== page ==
Letters: More gambling won’t save city or state

SHARE Letters: More gambling won’t save city or state

Gambling interests have paid for a study that overestimates revenue and jobs and fails to factor in any of the social costs — addiction, bankruptcy, crime, family problems and suicide.

Winnebago County trustees recently rejected proposals for video gambling at a grocery store and bar and voted to keep a ban on video gambling. The Will County Board passed a ban to prevent any more video gambling establishments in unincorporated areas.

Municipalities that approved video gambling are now trying to limit video gambling. Rockford, Springfield, Peoria and other cities have enacted ordinances requiring 50 to 60 percent of the revenue to come from food and drink sales at video gambling establishments. Loves Park is capping the number of video gambling parlors, which are neighborhood casinos that target women.

On average, electronic gambling devices/slot machines take one net job away from the economy every year. Each gambling machine takes an average of $300,000 in consumer spending out of the economy, according to the U.S. International Gambling Report.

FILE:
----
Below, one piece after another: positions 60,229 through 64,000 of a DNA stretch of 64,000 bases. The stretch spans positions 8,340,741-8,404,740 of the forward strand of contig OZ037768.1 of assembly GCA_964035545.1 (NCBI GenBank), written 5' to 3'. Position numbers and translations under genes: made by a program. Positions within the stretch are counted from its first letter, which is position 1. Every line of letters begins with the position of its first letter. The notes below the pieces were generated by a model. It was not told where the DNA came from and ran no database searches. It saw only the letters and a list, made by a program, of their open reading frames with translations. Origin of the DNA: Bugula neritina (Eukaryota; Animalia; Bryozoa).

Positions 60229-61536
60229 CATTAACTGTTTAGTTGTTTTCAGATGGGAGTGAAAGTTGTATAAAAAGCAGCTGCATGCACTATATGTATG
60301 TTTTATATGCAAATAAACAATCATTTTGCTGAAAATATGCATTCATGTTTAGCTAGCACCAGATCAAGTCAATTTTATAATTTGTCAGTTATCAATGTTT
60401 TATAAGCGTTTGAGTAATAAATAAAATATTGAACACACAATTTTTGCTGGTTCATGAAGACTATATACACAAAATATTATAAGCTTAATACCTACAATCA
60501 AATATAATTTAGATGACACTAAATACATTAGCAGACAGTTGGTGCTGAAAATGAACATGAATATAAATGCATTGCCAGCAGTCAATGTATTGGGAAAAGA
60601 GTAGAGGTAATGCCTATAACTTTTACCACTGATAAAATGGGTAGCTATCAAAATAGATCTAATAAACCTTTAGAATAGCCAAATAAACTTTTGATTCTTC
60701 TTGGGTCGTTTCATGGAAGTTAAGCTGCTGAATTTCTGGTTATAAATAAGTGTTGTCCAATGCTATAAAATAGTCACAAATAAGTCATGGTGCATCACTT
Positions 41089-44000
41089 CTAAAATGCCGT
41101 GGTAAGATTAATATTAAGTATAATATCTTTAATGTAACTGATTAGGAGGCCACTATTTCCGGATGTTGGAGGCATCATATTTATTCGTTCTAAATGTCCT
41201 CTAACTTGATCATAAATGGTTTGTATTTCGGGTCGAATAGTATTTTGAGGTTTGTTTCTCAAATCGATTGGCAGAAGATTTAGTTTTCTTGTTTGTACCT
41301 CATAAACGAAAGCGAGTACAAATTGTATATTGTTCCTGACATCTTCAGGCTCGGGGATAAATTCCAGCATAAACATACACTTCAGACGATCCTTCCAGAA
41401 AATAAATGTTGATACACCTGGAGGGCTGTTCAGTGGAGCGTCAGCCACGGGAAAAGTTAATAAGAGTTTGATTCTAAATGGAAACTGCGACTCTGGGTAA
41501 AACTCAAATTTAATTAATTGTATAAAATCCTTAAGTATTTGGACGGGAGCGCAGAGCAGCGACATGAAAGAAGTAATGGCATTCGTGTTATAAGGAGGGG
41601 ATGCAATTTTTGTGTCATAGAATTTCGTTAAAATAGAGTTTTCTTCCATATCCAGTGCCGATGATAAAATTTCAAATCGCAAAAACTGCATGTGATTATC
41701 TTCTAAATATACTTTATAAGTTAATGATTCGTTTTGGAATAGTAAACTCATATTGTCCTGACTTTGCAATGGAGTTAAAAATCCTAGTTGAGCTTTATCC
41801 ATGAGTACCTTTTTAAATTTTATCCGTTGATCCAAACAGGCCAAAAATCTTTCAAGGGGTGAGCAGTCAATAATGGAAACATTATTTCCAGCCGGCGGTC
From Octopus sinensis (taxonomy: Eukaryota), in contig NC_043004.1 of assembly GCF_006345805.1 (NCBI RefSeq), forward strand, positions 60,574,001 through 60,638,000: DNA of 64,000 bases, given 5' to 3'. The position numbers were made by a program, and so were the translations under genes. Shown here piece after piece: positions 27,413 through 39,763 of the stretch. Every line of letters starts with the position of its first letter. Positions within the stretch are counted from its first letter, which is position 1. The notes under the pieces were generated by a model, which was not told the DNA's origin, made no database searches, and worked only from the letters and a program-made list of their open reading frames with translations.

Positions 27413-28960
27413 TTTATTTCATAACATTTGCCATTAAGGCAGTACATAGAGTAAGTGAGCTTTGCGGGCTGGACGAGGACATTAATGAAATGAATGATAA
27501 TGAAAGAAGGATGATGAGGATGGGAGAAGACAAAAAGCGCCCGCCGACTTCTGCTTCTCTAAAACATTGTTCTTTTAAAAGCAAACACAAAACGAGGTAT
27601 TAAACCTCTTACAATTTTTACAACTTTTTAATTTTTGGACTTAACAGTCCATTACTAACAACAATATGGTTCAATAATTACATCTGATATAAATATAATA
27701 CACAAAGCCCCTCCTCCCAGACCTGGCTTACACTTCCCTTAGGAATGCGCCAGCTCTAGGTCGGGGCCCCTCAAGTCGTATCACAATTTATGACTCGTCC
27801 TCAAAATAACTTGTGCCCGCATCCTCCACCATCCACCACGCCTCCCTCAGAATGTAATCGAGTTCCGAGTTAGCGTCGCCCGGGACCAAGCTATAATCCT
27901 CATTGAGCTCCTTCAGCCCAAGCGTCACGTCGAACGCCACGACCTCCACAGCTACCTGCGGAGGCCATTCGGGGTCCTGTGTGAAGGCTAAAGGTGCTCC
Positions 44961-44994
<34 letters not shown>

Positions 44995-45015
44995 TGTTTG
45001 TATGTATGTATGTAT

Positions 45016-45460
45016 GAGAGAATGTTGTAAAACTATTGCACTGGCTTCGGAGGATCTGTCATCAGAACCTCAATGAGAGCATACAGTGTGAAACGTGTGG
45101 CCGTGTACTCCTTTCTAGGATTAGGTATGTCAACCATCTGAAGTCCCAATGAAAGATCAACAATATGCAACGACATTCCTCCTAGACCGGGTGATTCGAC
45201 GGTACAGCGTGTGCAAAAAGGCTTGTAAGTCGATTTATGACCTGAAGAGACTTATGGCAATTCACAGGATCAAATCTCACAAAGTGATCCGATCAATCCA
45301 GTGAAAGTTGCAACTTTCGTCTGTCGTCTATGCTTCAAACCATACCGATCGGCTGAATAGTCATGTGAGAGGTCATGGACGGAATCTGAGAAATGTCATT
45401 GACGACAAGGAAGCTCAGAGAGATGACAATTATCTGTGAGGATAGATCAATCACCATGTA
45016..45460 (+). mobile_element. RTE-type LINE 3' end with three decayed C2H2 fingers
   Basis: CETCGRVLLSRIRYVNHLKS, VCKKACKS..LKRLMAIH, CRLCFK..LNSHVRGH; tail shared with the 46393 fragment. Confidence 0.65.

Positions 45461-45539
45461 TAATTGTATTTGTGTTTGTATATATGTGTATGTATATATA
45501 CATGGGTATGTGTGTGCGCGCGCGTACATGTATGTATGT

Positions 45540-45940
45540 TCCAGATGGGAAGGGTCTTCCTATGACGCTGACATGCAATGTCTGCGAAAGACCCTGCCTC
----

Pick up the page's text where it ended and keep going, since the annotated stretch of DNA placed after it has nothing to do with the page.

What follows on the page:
A city-owned casino for Chicago or a massive expansion of casino gambling that includes one for Chicago is being negotiated behind closed doors. More gambling will not solve the budget problems for Illinois or Chicago, but will create more problems, costs and negatively affect tourism.

Anita Bedell

Executive Director

Illinois Church Action on Alcohol & Addiction Problems


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A waste of money by the University of Illinois

The University of Illinois is looking to cut its budget but claims there is “no low-hanging fruit” left to pick. The university’s recent decision, however, to pay a $180,000 bonus to the outgoing president could have been plucked — and should have been, particularly if that bonus boosts his pension.

C. W. Davis, the Loop

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